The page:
China: Should You Drive In China Or Lease A Car And Driver?

Last Updated: 5 January 2018
Article by Bill Song

As China's economy has continued to experience economic growth at a rate unparalleled among modern economies, the country's GDP has expanded at a rate of nearly 6-7% per year for more than 20 years. The Chinese economic miracle doesn't have a comparison in modern times, as it has rapidly created an expanding middle class where none existed before. Indeed, a recent report by consulting firm McKinsey Consulting Group estimated that 6 percent of China's urban residents qualified as members of the middle class in 2010, while also estimating that more than half of the PRC's urban residents will be a part of this class by 2020.

The new Chinese middle class has come to expect the status symbols enjoyed by middle-class consumers in the Western world, car ownership among them. Car ownership in the country thus has grown at similarly astronomical rates to China's GDP as cars have become a status symbol to China's growing middle class. Nevertheless, there are a number of problems and issues that come along with car ownership aside from the simple cost of owning and maintaining the vehicle. First, there is the mandatory insurance that all Chinese motorists must carry under Chinese law. Second, China's world-class congestion and accident rates make driving a perilous and time-consuming endeavor. Third, there is legal liability if a driver causes injury or property damage to another motorist or other third party. Although some Chinese citizens and expatriate residents choose to hire drivers and lease cars to deal with both the legal and other issues associated with owning a car, doing so does not necessarily relieve these individuals of liability under Chinese tort law for injuries or damages suffered by third parties in the event of accidents. Nevertheless, for expatriates living in China, it has become nearly impossible to obtain a license plate necessary to legally operate a car in China. The process is time-consuming, expensive and arduous. Therefore, for expatriates, the solution may ultimately be to lease a car and hire a driver for what will often be a temporary stay in China.

Obtaining a License Plate

Contrary to driving an automobile in some other countries, purchasing a car is the easy part for a foreigner in China. However, in order to actually operate a motor vehicle in China, an expatriate must obtain both a license and a license plate. This can be extremely difficult, particularly in China's larger cities, where most expatriates are concentrated. Every major city has some form of virtual auction process by which license plates are sold annually. For example, Shanghai requires foreigners to hold a valid driving license, a visa valid for more than six months, and a Shanghai residence permit. Applications for license plates must be made through the local Vehicle Administrative Office. Even for expatriates who have taken these steps, Shanghai uses an auction system to sell its license plates, limiting the numbers available in order to stop the overabundance of vehicles in the city.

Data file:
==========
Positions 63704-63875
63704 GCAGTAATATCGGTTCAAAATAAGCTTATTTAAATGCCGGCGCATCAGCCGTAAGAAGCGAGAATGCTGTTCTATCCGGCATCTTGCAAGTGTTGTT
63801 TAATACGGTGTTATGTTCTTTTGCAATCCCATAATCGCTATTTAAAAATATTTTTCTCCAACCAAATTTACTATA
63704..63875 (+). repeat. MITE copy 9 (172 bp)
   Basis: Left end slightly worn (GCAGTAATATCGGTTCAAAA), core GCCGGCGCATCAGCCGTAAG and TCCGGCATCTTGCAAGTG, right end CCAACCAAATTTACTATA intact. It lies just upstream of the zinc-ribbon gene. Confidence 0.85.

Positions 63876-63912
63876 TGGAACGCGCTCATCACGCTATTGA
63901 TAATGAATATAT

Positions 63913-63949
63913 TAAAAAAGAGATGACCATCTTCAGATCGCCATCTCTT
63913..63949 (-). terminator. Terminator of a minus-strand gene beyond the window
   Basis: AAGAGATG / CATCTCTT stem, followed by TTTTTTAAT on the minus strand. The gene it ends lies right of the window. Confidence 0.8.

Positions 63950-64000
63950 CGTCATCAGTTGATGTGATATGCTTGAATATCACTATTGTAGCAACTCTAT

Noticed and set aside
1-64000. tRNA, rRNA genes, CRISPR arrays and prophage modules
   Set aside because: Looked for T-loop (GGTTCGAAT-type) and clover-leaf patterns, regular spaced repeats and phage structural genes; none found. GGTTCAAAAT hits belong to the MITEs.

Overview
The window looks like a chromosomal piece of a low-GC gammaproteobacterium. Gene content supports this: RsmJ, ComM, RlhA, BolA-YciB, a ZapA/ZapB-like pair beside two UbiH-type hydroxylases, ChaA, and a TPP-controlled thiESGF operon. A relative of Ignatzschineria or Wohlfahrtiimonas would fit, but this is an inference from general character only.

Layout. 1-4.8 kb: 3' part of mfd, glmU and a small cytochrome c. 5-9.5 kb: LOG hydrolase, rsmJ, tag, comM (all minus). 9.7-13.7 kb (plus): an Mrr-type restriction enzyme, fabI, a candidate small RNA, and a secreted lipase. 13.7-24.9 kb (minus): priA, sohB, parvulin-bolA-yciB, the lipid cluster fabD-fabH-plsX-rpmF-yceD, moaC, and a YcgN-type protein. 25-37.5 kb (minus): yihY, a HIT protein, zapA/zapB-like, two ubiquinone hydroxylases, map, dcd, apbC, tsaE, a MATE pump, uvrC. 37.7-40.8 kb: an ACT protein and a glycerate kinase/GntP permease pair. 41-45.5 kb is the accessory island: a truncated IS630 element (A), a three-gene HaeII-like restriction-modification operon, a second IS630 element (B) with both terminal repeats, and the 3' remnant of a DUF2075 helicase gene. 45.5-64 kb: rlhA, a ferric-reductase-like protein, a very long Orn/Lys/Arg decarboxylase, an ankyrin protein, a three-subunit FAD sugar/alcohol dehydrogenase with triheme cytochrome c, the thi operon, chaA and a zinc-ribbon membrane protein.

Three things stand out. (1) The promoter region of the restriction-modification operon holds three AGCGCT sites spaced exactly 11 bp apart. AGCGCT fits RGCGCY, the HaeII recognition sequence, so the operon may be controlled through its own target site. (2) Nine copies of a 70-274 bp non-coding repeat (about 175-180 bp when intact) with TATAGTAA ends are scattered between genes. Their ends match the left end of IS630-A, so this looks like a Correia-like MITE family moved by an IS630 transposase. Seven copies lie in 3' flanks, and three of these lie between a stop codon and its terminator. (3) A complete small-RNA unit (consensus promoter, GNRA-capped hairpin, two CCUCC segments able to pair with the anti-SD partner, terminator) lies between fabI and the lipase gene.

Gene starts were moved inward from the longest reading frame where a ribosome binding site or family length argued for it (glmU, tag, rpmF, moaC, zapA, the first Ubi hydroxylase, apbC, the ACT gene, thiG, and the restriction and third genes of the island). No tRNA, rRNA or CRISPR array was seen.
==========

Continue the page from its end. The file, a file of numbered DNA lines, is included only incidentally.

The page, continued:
Beijing has a similar process. It requires that a foreigner residing in Beijing must have lived in Beijing for over a year, must not possess any "passenger cars" and must have an active Chinese driving license to apply for a license plate. In order to cut down on pollution and congestion, Beijing also carries out a license plate lottery system. If an applicant is lucky enough to win a plate in the lottery, they must pay a registration fee and a second fee to actually have the plate manufactured. Most major cities have gotten to the point where they follow Beijing and Shanghai's lead in only allocating a fixed number of license plates through an auction process. A good resource setting forth each major city's specific requirements is available here.

To complicate matters even further, despite the long odds of actually winning a spot in each major city's license plate lottery, the process of obtaining a license plate in China for an expatriate can also be extremely expensive. As previously reported by the American business magazine Businessweek, the fees associated with obtaining a license plate can often be just as expensive as some lower-end car models. Therefore, expatriates often end up paying twice the normal price of a car that a Chinese citizen would pay.